To better understand the mitochondrial–nuclear interactions, we have used an experimental model of RPE cytoplasmic hybrids (cybrids), which have identical nuclei but possess mitochondria from different individuals. These ARPE-19 cybrid cell lines are formed by eliminating natural mtDNA from the ARPE-19 cells and then fusing platelets isolated from different individual AMD patients (Figure 1). This versatile model helps elucidate the important role AMD mitochondria play in the disease process. We have found that AMD mitochondria are dysfunctional and, when they are placed into the cybrid cells, they will cause cell death at a higher rate than the age-matched normal mitochondria. This is an excellent model for screening drugs that might protect and rescue the AMD mitochondria. Because cybrid cell lines can originate from AMD patients that have well defined responses to therapies, disease severity, and other clinical variables, the cell lines may help us predict responses to treatment and/or identify new therapeutic modalities that prevent mtDNA damage in the AMD patients.14

Figure 1. Schematic drawing for creation of transmitochondrial cybrids by fusion of platelets (originating from AMD or control subjects) with RPE cells devoid of mitochondrial DNA.


Currently, there is no established treatment for dry AMD. Finding potential effective modalities that decrease mitochondrial damage could lead to a treatment regimen for dry AMD. Below we describe the potential interventions in AMD based on the pathogenesis and molecular mechanisms related to mitochondria (Figure 2).

Figure 2. Schematic drawing of potentially effective modalities (green boxes) for mitochondrial repair.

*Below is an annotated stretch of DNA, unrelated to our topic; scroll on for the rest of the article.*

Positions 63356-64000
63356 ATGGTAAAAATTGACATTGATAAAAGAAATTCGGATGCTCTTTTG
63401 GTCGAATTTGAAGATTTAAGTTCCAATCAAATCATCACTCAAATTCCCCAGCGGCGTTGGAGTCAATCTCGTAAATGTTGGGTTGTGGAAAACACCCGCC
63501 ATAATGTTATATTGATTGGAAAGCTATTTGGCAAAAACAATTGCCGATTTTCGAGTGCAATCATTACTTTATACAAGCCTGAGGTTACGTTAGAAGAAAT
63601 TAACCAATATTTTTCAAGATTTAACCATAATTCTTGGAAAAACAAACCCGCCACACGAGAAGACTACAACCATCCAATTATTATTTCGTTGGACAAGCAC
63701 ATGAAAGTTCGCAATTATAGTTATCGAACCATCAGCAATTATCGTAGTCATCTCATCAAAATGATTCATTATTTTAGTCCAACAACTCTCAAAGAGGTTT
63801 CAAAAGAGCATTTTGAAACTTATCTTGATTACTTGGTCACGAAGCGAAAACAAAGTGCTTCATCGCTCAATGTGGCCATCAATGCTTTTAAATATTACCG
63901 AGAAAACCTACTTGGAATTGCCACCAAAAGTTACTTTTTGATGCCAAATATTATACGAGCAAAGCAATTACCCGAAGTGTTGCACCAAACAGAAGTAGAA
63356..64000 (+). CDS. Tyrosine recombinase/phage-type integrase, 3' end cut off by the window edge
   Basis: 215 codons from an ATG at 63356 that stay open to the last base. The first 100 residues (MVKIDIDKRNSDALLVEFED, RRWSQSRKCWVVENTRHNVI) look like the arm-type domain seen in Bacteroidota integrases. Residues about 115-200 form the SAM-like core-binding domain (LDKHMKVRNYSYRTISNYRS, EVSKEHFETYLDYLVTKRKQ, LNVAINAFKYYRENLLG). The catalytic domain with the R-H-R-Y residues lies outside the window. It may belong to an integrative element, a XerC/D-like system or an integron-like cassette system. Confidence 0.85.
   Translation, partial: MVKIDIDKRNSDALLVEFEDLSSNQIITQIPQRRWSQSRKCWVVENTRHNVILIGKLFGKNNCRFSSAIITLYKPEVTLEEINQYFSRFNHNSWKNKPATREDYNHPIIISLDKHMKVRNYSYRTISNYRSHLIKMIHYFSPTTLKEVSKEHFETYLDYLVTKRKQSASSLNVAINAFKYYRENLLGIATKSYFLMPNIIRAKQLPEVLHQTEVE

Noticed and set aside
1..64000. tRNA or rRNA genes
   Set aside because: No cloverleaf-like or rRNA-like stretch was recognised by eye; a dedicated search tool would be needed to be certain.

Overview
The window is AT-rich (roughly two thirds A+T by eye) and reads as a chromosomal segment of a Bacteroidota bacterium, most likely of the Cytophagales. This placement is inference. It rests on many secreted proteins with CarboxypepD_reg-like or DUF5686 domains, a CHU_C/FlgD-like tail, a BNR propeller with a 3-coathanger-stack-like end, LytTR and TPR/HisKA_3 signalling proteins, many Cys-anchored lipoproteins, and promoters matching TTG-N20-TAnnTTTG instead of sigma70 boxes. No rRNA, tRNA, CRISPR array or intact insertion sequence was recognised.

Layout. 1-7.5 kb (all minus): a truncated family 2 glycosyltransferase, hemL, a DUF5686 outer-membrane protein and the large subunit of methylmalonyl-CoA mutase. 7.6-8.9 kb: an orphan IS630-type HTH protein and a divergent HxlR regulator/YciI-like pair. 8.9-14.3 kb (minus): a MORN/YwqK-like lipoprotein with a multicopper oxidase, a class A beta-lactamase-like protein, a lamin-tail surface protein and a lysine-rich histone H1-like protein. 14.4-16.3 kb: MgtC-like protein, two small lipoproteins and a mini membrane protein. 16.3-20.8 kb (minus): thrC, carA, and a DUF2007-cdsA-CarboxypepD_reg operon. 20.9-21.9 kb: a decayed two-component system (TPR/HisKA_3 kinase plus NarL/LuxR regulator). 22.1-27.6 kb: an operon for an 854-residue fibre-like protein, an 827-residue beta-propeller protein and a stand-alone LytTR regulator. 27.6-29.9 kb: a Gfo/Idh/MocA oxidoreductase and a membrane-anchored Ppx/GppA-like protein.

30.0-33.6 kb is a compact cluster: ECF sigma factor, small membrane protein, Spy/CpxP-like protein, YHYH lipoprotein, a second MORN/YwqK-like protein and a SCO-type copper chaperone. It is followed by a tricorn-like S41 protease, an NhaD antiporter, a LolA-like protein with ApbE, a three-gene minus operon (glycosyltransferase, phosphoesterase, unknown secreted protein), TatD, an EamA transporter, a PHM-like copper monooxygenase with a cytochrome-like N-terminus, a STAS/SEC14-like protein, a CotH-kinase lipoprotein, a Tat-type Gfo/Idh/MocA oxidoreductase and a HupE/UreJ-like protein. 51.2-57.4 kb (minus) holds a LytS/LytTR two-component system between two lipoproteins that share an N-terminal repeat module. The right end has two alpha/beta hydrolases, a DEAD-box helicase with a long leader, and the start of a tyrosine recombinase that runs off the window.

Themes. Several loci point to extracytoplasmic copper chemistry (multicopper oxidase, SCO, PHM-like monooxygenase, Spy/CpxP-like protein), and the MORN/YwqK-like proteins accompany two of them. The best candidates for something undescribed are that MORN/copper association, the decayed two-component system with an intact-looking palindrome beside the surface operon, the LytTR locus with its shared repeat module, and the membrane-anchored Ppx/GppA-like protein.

Some researchers believe that mitochondria can self-repair to conserve mtDNA architecture. TOP1 (mitochondrial topoisomerase) is a protein known to break and fix the mtDNA when it is tangled. But free radicals may complicate the repair process by trapping TOP1 proteins within the mtDNA. Increasing TOP1 inside the cells may improve and boost the mtDNA repair mechanisms.15

Reduced levels of the DNA repair enzyme 8-oxoG DNA glycosylase1 (OGG1)16 were observed in RPE cells from aged donors or AMD patients, causing RPE loss and atrophy. This repair mechanism correlated with AMD severity and affected mainly the macular region. Vulnerability of mtDNA to damage may be related to lack of protective histones and nonhistone proteins leading to less protection against oxidative stress. Targeting mitochondria with human OGG1 could be a novel therapy that would boost mtDNA repair efficiency and protect against apoptosis that leads to RPE atrophy.17

MTP-131 (a novel mitochondrial peptide) is a topical drug that has shown promising results in cell culture and in a hydroquinone mouse model of AMD. MTP-131 has a high affinity for cardiolipin, and it prevented hydroquinone-induced mitochondrial dysfunction, activation of biochemical injury pathways, and cellular functions associated with sub-RPE deposits.18 Currently, topical MTP-131 is being used in an open-label dose-escalation study to evaluate its safety in diabetic macular edema and dry AMD patients.

Heat shock proteins inside the mitochondria (mtHsp70 and mtHsp60) act as molecular chaperones to prevent cellular damage from unfolded nuclear-encoded proteins. These mtHSP mediate mitochondrial membrane trafficking and protein folding, which protects against oxidative stresses. The mtHsp70 is decreased in RPE cells in early stages of AMD.19,20 Because RPE cells are postmitotic cells with limited regenerative capabilities, regulation of apoptosis is considered one of the most important factors for prevention of dry AMD.